Summary: DNA from genetic cousins will be used to recreate the genomes of unknown ancestors who reside completely behind brick walls. While traditional research will often be able to provide a potential identity for the recreated genome, sometimes the individual will be known only by his or her DNA.
Into the Future!
Long-time readers of The Genetic Genealogist know that in addition to writing about the latest developments in genetic ancestry testing, I occasionally write about the future of genetic genealogy based on current trends and developments. This is something I’ve been doing since at least 2007, with posts like “The Future of Genetic Genealogy” and “A Single Colon Cancer Gene Traced to 1630 – The Future of Genetic Genealogy?”
In a recent post entitled “The Science Fiction Future of Genetic Genealogy,” I made some of my boldest predictions, including that – armed with massive databases – testing companies will be able recreate ancestors’ genomes … Click to read more!
Below are a few of my favorite tweets over the past few weeks. Be sure to follow me on Twitter for the latest in the world of genetic genealogy and personal … Click to read more!
I know I say this every year, but 2014 is shaping up to be the year of Genetic Genealogy. There are many incredible opportunities this year for anyone interested in genetic genealogy to learn more and interact with others.
For example, just last month RootsTech 2014 featured numerous DNA sessions. This coming June, there will be an entire day of DNA at the 2014 SCGS Jamboree, where I and many other speakers will cover numerous topics related to DNA (see my coverage here and here). Among my presentations at Jamboree will be a completely new lecture that I’m really excited about – “DNA and the Genealogical Proof Standard,” which will be the first presentation completely devoted to the topic, and which I hope will spur some important conversation!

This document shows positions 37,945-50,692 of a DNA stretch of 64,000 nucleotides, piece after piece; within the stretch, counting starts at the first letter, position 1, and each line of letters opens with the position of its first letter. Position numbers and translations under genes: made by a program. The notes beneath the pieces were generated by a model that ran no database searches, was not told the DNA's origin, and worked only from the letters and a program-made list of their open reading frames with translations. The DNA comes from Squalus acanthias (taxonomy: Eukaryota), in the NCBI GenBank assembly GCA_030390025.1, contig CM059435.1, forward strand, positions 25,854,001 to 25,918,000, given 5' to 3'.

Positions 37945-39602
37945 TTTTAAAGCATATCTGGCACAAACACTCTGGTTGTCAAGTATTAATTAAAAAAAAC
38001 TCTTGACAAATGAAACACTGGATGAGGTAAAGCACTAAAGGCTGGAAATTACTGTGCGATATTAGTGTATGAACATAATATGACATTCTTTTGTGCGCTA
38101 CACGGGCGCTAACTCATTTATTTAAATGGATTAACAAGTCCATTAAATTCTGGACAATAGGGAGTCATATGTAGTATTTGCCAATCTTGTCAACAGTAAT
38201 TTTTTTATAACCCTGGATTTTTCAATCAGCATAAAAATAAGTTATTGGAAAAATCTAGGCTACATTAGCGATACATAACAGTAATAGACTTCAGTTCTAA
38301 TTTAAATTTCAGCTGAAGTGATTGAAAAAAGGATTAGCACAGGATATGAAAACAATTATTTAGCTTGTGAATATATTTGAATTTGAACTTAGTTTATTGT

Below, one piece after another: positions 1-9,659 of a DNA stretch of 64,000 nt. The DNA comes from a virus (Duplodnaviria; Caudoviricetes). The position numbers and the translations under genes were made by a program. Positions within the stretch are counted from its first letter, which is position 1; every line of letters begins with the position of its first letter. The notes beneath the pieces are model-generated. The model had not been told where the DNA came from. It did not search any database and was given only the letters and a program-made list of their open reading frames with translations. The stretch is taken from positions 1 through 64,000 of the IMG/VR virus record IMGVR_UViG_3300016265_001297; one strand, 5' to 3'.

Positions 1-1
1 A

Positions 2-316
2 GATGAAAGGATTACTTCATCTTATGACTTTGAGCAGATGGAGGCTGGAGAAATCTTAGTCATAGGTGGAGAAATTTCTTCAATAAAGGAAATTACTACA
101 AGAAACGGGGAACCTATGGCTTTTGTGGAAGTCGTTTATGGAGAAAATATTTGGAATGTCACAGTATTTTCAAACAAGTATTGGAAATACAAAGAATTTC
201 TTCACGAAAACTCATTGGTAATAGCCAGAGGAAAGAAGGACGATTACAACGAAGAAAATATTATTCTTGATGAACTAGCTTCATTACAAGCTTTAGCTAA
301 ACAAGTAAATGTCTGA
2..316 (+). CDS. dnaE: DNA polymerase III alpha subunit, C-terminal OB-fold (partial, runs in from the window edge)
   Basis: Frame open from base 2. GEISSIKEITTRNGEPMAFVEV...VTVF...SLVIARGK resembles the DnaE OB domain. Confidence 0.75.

And in July 2014, Debbie Parker Wayne, CeCe Moore, and I will be teaching “Practical Genetic Genealogy” at the Genealogical Research Institute of Pittsburgh (GRIP). This will be the … Click to read more!
A word of advice: beware anyone who tells you to avoid AncestryDNA.
Many genetic genealogists, myself included, have had incredible success using AncestryDNA’s autosomal DNA test. Personally, several of my own major DNA discoveries have occurred though the service. Unfortunately, it has become popular among some genetic genealogists to deride AncestryDNA’s autosomal DNA test, and some recommend avoiding the service altogether.
While AncestryDNA certainly does have limitations, avoiding the service is missing out on a major opportunity and one of the largest autosomal DNA databases in the world. This is especially true for adoptees; anyone that tells an adoptee not to test with AncestryDNA (or not to test with any one of the three major testing companies) should not be … Click to read more!
This morning at the RootsTech keynote session, Dr. Ken Chahine of Ancestry.com introduced the second speaker. He gave a very short introduction to AncestryDNA and provided a few tidbits for this year and beyond:
- Later this year, AncestryDNA will be releasing a “more granular” ethnicity calculator. You may recall that they updated the calculator just last year.
- AncestryDNA plans to release “new tools” this year, including improvements to cousin matching (which echoes comments made by Kenny Freestone earlier in the conference), and tools to “confirm family lines.” These two tools are AncestryDNA’s alternative to a chromosome browser. AncestryDNA has not yet provided a chromosome browser for several reasons including privacy.
- Dr. Chahine also discussed, very briefly, the “not-too-distant future” of genetic genealogy:
- Results will be used to analyze the “migration patterns” of our ancestors, including “down to towns.”
- Results will be used to tell you that your “sixth great-grandfather” had “high cheekbones and blue eyes.”
Dr. Chahine concluded by saying that although this sound like “science fiction” it’s the future of genetic genealogy.
I wrote about all these possibilities in a post with a very similar title, “The Science Fiction Future of Genetic Genealogy“. While the things I discuss there all sound like science fiction, it is only a matter of months or years until … Click to read more!
EDIT 2/8/2014 - I am happy to report that the group originally organized by CeCe Moore is still planning to work on standards, guidelines, and certification for Genetic Genealogists, and thus I will continue to work with that group. Thank you to everyone that expressed support, and I will try to contact you soon.